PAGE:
This technique – expressing support for women’s issues by arguing that some other issue is the real women’s issue – has been a favorite among Republicans at least back to the “W is for Women” Bush/Cheney campaign of 2000. The logic of this rhetorical technique is to claim that if women care about an issue, it is by definition a women’s issue. Obama borrowed this approach in 2008, claiming on his campaign website that everything from national security to education to Medicare to the economy was a women’s issue.

Interestingly, on Tuesday night Obama flipped the logic of this rhetorical technique on its head. In response to a question about gender pay equity, he said, “This is not just a women’s issue, this is a family issue, this is a middle-class issue, and that’s why we’ve got to fight for it.” He repeated this rhetoric when speaking of contraception: “These are not just women’s issues.  These are family issues.  These are economic issues.” Women’s issues matter not only because they impact women, but because they impact the entire society.

Back in the spring, Obama gave us a preview of this rhetorical shift in his recorded message to supporters of Planned Parenthood.  In that speech, he argued that “women are not an interest group.”  Supporting women’s access to affordable health care and contraception is not about serving a special interest, it is about supporting our families and our community as a whole. Women, he explains, are “mothers and daughters and sisters and wives. They’re half of this country.” We should support Planned Parenthood because it benefits all of us, not just women.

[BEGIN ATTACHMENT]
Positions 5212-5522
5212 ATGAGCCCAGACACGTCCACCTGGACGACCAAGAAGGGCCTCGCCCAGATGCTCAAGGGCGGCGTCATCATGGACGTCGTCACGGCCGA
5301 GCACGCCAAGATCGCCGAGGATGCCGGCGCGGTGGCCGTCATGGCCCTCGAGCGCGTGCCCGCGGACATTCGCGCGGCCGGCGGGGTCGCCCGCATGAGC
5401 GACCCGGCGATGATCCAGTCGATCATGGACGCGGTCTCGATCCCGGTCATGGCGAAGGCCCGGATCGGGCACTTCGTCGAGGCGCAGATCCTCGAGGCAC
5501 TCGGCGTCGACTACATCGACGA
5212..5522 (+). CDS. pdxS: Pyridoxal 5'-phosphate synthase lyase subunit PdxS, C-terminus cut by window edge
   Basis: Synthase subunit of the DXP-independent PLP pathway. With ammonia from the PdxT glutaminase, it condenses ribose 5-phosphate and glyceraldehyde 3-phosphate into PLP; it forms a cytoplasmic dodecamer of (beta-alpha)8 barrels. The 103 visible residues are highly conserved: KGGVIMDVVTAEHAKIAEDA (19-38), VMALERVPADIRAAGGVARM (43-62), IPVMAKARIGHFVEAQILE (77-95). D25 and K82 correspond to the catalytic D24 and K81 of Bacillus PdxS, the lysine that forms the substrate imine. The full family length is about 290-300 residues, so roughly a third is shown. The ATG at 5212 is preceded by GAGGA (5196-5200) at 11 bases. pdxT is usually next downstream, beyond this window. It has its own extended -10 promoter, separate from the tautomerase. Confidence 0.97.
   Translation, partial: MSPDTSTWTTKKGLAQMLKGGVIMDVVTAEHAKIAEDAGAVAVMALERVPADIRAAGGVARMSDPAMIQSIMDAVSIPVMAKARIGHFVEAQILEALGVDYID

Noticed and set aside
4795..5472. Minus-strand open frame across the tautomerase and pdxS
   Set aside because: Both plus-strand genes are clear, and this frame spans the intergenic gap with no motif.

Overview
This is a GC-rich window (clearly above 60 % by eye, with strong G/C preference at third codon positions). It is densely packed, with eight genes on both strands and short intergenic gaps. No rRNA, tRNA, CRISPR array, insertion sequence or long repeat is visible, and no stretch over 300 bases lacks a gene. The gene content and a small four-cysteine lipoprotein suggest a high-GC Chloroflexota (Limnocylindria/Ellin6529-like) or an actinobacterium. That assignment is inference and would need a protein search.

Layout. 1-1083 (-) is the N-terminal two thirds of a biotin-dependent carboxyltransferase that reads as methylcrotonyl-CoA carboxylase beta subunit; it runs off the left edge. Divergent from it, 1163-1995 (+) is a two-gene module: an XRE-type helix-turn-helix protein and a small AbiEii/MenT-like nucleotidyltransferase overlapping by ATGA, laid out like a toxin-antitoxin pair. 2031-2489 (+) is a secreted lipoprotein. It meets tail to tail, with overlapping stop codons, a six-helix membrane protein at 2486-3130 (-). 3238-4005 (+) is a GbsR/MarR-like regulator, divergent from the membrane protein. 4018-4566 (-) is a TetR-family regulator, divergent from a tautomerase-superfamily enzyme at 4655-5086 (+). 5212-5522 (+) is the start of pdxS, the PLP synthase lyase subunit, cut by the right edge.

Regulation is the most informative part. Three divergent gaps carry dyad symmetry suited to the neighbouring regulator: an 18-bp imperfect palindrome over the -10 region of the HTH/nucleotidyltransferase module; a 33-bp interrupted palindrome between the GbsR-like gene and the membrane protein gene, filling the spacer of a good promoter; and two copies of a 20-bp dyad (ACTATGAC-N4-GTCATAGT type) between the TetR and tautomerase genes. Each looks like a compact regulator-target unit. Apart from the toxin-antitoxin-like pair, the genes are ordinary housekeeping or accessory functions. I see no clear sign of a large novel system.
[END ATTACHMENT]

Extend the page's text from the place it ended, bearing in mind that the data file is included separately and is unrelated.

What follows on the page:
Romney and Obama are both walking a very fine line in their appeals to women voters in this campaign: they want to address women specifically (or at least those demographics of women that are likely to support their campaigns), yet they cannot alienate male voters. As a consequence of this balancing act both candidates obscure the structures that cause the gender inequities they say they want to redress.

Romney and his supporters frequently mention that women have been disproportionately affected by the economic downturn since Obama took office, and yet they never talk about why this is so. More women than men have been laid off since the start of 2009, yet this is because job losses over the past four years have been primarily in the public sector, where women are more likely to have been employed. Romney cannot explain why women have lost more jobs under Obama, because that would require recognizing that the cuts in local and state government that his Republican base champions have been primarily to blame. Similarly, he cannot talk about why women are more likely to be in poverty because that would require examining the gendered division of labor, the causes of the gendered wage gap, and the lack of quality, affordable child care – let alone contraceptive care. Romney’s support for economic issues as a women’s issue, therefore, is only ever expressed in general terms.